To some extent, however, it's even better when audiences don't know too much about these characters' origins or backstorys. Smith, for instance, has already said he's pleased that in the case of "Hornet's" Britt Reid, who's the wealthy publisher of the Daily Sentinel newspaper, and Kato, his martial arts skilled chauffeur, people aren't overly aware of the storylines from the "Hornet's" 1936 debut as a radio serial and the comic books that followed that or the 1966 television series that ran for a season with Van Williams starring in the title role and introduced Bruce Lee as Kato. With Kato being Reid's chauffeur, a car clearly figures in the "Hornet's" tales, but in all likelihood just what this sci-fi style specially equipped vehicle was isn't something today's audiences are familiar with. That, by the way, should give Miramax plenty of room to do a lucrative automotive product placement deal. The less familiar the public is with the specifics of who the key villains were that the Hornet faced or with the details of their early storylines, the easier it will be for Smith to weave his own story for the movie.

That clearly seems to be the intent, given Miramax's press release announcing Smith's deal to write and direct "Hornet," which can be read in full on Smith's askew.com website. "Smith is keeping the plot a closely guarded secret," Miramax said, "and will only go as far to say that it would remain very true to ('Hornet' co-creator George) Trendle's characters with a few new twists." Whatever twists Smith and Miramax wind up going with in terms of storyline isn't likely to be something that audiences will be able to take issue with in terms of how well they adhere to or depart from the original and by now very obscure material.

In adapting comic books to the screen, filmmakers have much more latitude than they do in adapting a best-selling book that people have just read and that critics can be counted on to catch up with before seeing the movie. The comics go back so many decades and are generally difficult to obtain (although you can find some issues of some series for sale on the Internet) that no one is really in a position to take issue with what's on the screen. Also, if you're trying to write a 120 page movie script, it's a lot easier to start out with a nice thin comic book than it is to tackle a 600 page book that's bursting with characters and details you can't possibly fit into a movie. The comic book's characters are going to be driving the story's action while the best-seller's pages are likely to be filled with numerous peripheral but interesting characters who contribute little or nothing to moving the plot along. And with comic books that were published for many years, there's always a wealth of stories from which to pick characters and plot twists. Filmmakers typically wind up combining something from one issue with something from another and something else from a third and so forth in order to come up with the script they want to shoot.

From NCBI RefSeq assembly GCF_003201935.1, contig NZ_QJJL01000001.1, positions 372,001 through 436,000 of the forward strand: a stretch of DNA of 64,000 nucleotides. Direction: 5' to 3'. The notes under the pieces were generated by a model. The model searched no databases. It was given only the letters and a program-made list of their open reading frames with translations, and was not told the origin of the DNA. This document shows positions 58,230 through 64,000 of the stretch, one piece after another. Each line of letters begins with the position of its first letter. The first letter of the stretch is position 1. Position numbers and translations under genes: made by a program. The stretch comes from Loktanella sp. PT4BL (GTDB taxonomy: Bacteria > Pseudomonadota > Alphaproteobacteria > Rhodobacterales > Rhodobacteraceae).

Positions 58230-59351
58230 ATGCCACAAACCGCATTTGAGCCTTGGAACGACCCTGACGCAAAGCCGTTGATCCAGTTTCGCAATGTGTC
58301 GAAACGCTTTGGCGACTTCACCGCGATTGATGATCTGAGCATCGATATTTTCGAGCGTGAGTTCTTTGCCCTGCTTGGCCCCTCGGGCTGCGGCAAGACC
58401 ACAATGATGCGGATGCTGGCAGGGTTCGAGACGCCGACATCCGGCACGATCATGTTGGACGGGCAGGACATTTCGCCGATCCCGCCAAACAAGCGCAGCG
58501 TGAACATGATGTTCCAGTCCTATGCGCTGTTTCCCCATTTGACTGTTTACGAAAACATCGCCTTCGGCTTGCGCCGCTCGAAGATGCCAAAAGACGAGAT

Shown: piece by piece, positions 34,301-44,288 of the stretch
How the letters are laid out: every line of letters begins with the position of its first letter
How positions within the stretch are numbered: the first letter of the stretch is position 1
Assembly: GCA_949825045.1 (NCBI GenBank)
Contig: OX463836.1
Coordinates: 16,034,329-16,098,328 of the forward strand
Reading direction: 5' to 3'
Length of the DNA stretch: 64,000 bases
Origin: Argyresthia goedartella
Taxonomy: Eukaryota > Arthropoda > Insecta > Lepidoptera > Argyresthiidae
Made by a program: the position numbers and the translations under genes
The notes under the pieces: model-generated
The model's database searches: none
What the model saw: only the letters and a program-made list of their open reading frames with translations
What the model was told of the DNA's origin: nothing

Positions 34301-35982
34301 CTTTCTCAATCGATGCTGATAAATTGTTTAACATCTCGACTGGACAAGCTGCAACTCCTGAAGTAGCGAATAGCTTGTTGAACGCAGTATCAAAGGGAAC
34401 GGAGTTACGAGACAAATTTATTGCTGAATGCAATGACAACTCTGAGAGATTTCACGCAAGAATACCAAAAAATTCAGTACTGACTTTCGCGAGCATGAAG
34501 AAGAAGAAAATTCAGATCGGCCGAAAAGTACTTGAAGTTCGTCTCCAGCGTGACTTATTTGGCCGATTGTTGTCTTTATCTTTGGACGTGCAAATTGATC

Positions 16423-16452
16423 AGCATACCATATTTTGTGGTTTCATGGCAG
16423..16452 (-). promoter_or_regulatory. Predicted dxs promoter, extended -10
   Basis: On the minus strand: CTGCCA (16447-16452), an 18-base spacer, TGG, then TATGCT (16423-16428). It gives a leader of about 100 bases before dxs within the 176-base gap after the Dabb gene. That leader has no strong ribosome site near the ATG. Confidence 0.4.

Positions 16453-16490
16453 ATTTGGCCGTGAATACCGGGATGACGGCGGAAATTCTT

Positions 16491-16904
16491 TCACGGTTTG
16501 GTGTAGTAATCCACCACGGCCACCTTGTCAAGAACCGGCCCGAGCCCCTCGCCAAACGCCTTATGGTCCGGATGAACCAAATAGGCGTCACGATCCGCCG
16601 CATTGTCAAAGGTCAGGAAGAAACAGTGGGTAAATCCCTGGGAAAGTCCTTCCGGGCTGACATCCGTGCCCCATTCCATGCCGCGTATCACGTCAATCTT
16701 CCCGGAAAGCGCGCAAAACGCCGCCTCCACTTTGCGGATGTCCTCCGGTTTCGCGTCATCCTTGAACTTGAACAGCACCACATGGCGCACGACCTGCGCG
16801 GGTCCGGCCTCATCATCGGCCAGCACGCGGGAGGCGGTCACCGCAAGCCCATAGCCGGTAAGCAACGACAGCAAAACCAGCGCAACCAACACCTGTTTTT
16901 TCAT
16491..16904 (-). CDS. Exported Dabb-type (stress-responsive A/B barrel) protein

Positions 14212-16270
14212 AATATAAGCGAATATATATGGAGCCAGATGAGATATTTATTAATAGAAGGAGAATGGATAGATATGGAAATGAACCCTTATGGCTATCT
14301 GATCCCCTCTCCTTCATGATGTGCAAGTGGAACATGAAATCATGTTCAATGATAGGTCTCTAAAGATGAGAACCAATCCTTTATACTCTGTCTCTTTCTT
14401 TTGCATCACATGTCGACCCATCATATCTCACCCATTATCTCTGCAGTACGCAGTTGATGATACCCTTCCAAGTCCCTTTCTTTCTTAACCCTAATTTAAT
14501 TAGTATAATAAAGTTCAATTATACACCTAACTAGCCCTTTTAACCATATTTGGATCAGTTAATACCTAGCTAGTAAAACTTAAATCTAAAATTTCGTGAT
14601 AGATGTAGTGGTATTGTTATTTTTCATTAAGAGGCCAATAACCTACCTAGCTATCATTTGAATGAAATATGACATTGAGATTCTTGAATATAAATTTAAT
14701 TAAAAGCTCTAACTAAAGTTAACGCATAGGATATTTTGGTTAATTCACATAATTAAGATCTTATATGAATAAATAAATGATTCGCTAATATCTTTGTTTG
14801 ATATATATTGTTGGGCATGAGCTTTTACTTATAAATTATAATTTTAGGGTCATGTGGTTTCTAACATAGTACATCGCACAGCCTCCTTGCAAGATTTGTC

Not surprisingly, films based on comic books tend to be among Hollywood's most expensive productions, particularly now that the industry has been pushing the envelope in terms of visual effects for so many years. Superheroes, after all, have to have super powers that let them do something that's visually interesting and challenging on the screen. Even comic book heroes who aren't endowed with superpowers -- mere mortals like Britt Reid in "Hornet" or Bruce Wayne in "Batman" -- need all sorts of expensive special effects to get them through their exploits.